System tracks time, attendance
- By Colleen O'Hara
- Aug 18, 1996
The Commerce Department's Office of Computer Services (OCS) is using a biometric time and accounting system dubbed the Integrated Time and Accounting System that it plans to market to other agencies.
ITAS integrates various systems developed by CDSI Business Applications Solutions Co. (CDSI BAS) a division of Computer Data Systems Inc. One of these is an Automated Bio-metric Identification System (ABIDS) which integrates biometric devices databases and smart card technologies.
Each employee in OCS is issued a smart card with a picture ID on it that stores personal information such as name address and other biometric data. The card combines magnetic stripe technology and a smart chip. It not only gives employees access to the rooms but also the time and attendance system in the computer center. The chip on the card records time and attendance data about that employee such as when he arrives and leaves for the day. It also can log when an employee moves to and from different work areas.
The card is used in tandem with a device that measures hand geometry to authenticate the user and provide added security. The device measures things such as the length of the fingers width of the hand at the palm and hand movement. In order to get access to a room the biometric information on the smart card must match up with the reading taken by the hand geometry device otherwise access is denied.
When employees use the smart card data stored on the chip such as when someone arrives to work in the morning is fed automatically into a central database and integrated into the time and attendance system and the cost allocation module of i.e.FARS (Information Engineered Financial Accounting and Reporting System). With this data i.e.FARS is able to allocate direct and indirect labor charges and create bills.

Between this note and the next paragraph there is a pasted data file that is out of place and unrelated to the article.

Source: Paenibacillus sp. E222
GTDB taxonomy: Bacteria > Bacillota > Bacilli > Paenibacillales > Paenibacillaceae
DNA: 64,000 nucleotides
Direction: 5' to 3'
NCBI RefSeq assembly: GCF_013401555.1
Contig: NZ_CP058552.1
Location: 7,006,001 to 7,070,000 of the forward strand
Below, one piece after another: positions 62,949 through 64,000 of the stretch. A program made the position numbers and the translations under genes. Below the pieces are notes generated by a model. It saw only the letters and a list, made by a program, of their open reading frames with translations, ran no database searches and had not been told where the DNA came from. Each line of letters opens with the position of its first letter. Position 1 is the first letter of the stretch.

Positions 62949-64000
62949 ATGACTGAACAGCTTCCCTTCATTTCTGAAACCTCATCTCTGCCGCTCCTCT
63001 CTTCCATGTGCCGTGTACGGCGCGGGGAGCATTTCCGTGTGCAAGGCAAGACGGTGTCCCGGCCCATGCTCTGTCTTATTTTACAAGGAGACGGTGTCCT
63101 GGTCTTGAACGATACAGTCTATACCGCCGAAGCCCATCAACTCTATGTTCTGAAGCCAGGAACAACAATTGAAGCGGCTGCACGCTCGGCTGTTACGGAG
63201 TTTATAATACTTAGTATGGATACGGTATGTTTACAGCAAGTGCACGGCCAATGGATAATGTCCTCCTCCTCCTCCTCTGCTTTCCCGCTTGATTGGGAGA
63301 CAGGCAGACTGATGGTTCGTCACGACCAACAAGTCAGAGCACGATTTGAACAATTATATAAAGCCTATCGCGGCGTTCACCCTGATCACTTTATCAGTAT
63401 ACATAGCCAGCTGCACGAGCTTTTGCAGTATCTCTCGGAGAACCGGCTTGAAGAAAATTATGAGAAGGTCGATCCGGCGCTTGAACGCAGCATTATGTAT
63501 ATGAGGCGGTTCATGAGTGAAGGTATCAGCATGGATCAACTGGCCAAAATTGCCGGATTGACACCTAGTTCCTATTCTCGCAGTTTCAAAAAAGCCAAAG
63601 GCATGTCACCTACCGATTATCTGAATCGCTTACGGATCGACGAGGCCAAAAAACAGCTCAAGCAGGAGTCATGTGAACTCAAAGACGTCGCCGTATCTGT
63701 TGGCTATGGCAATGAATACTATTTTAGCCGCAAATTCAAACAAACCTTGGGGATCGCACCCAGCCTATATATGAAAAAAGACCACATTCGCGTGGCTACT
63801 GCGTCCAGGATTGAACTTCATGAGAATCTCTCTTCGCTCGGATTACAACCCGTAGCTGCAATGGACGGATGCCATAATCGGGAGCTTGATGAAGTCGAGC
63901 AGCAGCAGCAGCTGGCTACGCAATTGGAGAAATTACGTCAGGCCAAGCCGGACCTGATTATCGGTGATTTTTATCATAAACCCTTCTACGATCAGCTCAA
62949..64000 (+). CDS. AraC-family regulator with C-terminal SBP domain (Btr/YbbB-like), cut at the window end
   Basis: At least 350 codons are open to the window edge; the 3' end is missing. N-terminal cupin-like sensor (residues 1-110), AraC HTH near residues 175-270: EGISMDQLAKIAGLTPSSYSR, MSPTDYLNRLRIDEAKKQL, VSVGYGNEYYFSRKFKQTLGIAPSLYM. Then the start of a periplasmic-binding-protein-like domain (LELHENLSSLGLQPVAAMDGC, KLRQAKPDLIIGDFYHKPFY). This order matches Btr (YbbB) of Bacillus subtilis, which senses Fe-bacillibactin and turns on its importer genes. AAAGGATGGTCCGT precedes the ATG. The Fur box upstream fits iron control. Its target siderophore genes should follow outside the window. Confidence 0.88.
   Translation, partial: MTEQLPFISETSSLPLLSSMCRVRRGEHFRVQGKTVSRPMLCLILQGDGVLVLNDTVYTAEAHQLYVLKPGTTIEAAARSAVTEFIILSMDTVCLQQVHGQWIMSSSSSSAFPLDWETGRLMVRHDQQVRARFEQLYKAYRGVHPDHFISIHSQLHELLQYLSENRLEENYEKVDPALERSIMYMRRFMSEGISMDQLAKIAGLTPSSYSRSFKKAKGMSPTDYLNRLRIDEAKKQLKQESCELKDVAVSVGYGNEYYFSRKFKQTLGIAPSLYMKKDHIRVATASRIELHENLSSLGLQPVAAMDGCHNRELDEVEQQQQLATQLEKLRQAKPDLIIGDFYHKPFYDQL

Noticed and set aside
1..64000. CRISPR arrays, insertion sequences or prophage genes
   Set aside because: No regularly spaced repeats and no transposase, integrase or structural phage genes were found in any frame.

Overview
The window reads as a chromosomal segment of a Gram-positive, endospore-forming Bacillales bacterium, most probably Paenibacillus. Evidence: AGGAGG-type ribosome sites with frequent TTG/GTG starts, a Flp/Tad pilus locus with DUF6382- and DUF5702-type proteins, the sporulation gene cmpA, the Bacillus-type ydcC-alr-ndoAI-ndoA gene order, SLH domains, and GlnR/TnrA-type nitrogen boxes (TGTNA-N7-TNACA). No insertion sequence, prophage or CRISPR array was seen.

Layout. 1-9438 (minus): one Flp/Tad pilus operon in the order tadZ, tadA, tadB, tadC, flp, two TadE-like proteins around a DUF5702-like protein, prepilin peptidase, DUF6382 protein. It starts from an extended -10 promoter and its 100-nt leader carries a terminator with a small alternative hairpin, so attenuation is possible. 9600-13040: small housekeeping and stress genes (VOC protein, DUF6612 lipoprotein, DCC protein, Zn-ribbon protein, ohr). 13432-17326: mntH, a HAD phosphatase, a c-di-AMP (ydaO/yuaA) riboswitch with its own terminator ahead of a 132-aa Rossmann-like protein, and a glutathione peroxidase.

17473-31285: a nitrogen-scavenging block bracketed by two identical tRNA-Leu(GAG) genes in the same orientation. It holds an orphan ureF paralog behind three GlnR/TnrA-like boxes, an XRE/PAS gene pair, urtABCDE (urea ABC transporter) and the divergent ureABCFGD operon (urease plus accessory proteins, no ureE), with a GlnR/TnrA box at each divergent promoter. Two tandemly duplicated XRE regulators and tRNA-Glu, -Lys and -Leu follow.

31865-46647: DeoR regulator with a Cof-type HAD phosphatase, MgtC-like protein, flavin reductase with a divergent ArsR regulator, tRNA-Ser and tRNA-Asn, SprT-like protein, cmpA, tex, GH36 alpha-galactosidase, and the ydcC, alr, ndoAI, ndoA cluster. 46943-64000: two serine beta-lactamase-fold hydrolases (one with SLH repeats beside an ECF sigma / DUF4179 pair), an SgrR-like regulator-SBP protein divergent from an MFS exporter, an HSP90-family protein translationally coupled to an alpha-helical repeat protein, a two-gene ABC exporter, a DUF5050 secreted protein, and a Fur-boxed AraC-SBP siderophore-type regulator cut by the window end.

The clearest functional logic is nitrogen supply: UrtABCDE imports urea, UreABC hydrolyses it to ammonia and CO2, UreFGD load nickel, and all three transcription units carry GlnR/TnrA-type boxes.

"We had unique security problems " said Patrick Smith director of OCS. "We looked for an enhanced security system that made sure there was adequate control to who got access to the center."One of the things that always bothered me is the time devoted to time and attendance " Smith added. "It seemed like a lot of overhead so we looked at an electronic time and attendance system. It was clear then that we could integrate" the two.
"By having a fully integrated system [the OCS] can have a turnkey system that covers all parts of the organization " said Jeff Ott a program manager in the Financial Systems Division at CDSI BAS. "Being fully integrated makes it flexible. And it can be changed to meet other organizations' needs."
Although Commerce is the first agency to implement ITAS others could adapt it for their own needs Ott said.
"All modules that make up ITAS are available off the shelf and they all work on their own " Ott added.Commerce is one of six pilot agencies chosen under the Government Performance and Results Act to implement franchise pilots and OCS is one of the activities under that pilot. OCS provides cross-servicing to various agencies in the government for a fee. Currently it provides off-the-shelf financial and administrative systems as well as general information technology services to about 30 agencies.